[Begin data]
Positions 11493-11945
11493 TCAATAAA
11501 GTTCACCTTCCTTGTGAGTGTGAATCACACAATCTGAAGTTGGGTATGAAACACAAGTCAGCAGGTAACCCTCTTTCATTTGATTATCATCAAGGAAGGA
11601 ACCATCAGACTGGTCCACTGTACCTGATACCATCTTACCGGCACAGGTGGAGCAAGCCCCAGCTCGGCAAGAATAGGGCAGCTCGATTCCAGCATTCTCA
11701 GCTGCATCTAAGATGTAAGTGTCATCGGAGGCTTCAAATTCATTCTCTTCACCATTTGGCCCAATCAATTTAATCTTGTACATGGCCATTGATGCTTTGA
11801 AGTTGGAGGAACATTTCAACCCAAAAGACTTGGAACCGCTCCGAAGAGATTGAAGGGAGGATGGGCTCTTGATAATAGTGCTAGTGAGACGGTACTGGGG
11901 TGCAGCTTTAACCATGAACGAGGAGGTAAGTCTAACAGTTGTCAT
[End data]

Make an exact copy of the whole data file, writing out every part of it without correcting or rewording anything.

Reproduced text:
Positions 11493-11945
11493 TCAATAAA
11501 GTTCACCTTCCTTGTGAGTGTGAATCACACAATCTGAAGTTGGGTATGAAACACAAGTCAGCAGGTAACCCTCTTTCATTTGATTATCATCAAGGAAGGA
11601 ACCATCAGACTGGTCCACTGTACCTGATACCATCTTACCGGCACAGGTGGAGCAAGCCCCAGCTCGGCAAGAATAGGGCAGCTCGATTCCAGCATTCTCA
11701 GCTGCATCTAAGATGTAAGTGTCATCGGAGGCTTCAAATTCATTCTCTTCACCATTTGGCCCAATCAATTTAATCTTGTACATGGCCATTGATGCTTTGA
11801 AGTTGGAGGAACATTTCAACCCAAAAGACTTGGAACCGCTCCGAAGAGATTGAAGGGAGGATGGGCTCTTGATAATAGTGCTAGTGAGACGGTACTGGGG
11901 TGCAGCTTTAACCATGAACGAGGAGGTAAGTCTAACAGTTGTCAT